Photo from Ukrinform–UATV
In 2019, the United States Congress plans to allocate $250 million to Ukraine to help boost its security, the embassy of Ukraine in the U.S. reported on Facebook.
$50 million will be allocated towards lethal weapons.
The Senate and the House of Representatives have already agreed on a draft law, which will now be voted upon, and if passed, will be sent to the president to sign.
Also yesterday, congressmen voted to extend the ban on cooperation between the Pentagon and the Russian Defense Ministry, Unian reports with reference to the 2019 National Defense Authorization Act (NDAA).
The NDAA notes that Russia has violated key arms control treaties, expanded and modernized its nuclear arsenal, tested counter-space weapons, and used emerging technologies to undermine its neighbors.
In order to face emerging threats, the NDAA also includes the following steps to counter Russia’s aggression:
- provides flexibility for strategic partners and allies to move away from the use of Russian military equipment to American equipment;
- ensures that U.S. defense and security interests remain protected, through a modified waiver under the Countering America’s Adversaries Through Sanctions Act;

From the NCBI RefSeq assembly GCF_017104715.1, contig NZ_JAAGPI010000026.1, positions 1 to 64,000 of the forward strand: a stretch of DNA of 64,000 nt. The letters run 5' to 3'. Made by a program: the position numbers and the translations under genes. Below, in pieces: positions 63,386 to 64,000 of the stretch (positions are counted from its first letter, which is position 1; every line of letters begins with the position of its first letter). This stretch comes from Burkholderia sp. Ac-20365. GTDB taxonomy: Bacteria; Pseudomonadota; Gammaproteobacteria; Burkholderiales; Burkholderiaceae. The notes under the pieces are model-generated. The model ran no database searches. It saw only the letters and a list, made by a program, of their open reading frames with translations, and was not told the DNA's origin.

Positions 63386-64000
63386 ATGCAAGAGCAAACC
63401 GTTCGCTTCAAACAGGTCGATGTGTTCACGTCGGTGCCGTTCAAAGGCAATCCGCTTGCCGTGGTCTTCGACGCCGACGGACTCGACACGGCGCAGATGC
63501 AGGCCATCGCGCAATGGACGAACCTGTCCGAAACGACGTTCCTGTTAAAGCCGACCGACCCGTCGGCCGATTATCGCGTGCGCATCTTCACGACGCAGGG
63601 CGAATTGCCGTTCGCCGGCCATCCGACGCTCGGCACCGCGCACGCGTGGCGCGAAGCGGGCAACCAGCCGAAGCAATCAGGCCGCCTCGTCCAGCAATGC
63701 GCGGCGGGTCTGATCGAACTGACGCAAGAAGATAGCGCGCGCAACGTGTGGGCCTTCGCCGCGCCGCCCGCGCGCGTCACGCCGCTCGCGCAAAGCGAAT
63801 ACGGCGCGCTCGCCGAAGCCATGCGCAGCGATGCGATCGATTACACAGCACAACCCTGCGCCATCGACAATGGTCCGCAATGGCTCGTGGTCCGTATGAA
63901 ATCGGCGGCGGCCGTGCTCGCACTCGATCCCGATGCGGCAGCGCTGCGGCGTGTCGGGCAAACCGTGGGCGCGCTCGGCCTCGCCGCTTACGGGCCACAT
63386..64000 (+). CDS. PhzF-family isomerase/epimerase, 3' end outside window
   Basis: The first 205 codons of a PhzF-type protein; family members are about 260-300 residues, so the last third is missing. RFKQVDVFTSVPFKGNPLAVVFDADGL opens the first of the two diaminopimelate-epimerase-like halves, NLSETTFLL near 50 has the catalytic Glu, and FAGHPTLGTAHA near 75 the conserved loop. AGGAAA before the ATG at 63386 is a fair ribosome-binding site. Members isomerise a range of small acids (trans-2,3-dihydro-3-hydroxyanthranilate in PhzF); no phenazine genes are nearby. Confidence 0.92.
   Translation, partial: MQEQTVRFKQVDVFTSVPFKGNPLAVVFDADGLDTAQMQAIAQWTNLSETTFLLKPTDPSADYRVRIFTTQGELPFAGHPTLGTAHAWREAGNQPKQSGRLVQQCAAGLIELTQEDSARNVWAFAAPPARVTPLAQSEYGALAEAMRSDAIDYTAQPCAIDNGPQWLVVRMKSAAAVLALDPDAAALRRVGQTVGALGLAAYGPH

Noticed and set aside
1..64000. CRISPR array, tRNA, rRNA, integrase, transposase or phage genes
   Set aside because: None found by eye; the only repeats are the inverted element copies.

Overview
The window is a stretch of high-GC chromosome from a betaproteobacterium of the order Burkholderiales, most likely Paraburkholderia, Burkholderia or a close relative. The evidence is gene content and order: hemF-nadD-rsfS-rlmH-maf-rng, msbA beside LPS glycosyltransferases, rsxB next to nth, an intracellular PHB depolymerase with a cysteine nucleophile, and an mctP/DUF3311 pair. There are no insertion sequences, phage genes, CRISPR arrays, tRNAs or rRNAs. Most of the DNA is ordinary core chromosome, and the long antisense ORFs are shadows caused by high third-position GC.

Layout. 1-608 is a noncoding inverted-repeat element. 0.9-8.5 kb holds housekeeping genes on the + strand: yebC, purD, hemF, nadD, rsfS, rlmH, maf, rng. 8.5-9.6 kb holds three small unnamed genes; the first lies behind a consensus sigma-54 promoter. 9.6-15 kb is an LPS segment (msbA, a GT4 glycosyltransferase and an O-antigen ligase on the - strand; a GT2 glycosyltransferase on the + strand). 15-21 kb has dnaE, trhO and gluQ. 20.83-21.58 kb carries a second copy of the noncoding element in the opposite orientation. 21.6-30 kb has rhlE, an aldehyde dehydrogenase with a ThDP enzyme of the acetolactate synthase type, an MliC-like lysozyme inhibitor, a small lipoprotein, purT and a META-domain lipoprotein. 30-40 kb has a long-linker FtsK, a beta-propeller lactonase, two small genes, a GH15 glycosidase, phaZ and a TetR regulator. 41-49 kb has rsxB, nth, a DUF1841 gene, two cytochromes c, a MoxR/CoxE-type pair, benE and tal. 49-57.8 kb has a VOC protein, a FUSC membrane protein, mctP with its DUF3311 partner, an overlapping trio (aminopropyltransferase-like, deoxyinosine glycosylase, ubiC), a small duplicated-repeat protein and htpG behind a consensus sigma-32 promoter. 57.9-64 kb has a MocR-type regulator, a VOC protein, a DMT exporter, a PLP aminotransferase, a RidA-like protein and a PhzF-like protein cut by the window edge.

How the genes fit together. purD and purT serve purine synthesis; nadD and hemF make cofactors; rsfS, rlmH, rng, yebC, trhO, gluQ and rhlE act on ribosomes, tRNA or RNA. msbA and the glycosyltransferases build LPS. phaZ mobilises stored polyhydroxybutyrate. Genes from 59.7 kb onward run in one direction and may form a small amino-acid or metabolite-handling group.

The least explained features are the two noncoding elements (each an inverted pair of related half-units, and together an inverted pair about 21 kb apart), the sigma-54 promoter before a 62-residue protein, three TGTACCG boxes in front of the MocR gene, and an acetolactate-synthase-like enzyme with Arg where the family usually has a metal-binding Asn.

- prohibits military-to-military cooperation with Russia;
- bolsters international partnerships;
- provides additional funding to counter cyber warfare, Russian aggression and information warfare;
- authorizes and strengthens Countering Weapons of Mass Destruction programs and activities;
- Funds research and development to counter weapons being deployed by Russia that are in contravention of the Intermediate Nuclear Forces treaty;
- Prohibits U.S. government recognition of the absorption of Crimea into the Russian Federation;
- Provides $6.3 billion for the European Deterrence Initiative to further increase number of U.S. troops in Europe;
- Authorizes U.S. Special Operations Command programs and activities, including ongoing efforts in Eastern Europe.
In regards to Ukraine, Congress has recommended extending its program of military assistance to the country. Even though President Donald Trump has stoked fears that the U.S. could align with Moscow after his summit with Russian President Vladimir Putin, and his subsequent invitation to Putin to visit the White House, it seems that for now, the position of Congress on Ukraine is not in danger of changing.